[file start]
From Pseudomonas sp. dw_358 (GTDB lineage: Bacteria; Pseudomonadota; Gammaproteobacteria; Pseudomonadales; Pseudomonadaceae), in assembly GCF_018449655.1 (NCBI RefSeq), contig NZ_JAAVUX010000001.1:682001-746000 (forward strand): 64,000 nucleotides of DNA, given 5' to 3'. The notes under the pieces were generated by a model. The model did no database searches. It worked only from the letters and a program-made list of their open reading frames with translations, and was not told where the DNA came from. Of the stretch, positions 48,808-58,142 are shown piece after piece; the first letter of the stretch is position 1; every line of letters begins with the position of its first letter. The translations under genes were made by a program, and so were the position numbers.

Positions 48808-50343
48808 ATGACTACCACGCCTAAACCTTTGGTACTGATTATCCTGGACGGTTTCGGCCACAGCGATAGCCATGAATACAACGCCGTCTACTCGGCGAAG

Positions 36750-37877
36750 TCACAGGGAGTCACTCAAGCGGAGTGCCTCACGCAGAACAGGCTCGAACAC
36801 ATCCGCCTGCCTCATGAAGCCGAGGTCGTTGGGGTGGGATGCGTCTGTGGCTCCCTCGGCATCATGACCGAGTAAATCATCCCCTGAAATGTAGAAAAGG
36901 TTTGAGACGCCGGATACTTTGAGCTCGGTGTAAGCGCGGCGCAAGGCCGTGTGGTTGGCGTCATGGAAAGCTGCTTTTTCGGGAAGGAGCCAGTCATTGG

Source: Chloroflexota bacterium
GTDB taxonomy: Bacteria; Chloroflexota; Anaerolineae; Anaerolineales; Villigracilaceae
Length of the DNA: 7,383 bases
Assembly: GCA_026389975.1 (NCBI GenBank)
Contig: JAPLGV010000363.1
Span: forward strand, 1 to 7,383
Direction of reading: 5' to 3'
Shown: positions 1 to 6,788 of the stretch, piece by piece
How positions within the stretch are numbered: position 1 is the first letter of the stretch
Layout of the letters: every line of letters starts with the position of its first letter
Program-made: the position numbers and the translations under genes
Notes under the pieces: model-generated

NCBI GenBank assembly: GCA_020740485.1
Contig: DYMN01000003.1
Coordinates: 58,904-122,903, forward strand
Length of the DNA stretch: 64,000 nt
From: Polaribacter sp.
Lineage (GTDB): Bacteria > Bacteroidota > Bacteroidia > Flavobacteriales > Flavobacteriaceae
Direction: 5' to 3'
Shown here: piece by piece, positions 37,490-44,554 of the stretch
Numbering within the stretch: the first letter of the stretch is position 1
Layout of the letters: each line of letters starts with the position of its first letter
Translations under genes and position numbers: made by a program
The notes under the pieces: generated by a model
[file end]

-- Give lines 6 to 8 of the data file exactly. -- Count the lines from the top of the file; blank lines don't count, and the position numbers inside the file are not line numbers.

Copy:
36801 ATCCGCCTGCCTCATGAAGCCGAGGTCGTTGGGGTGGGATGCGTCTGTGGCTCCCTCGGCATCATGACCGAGTAAATCATCCCCTGAAATGTAGAAAAGG
36901 TTTGAGACGCCGGATACTTTGAGCTCGGTGTAAGCGCGGCGCAAGGCCGTGTGGTTGGCGTCATGGAAAGCTGCTTTTTCGGGAAGGAGCCAGTCATTGG

Source: Chloroflexota bacterium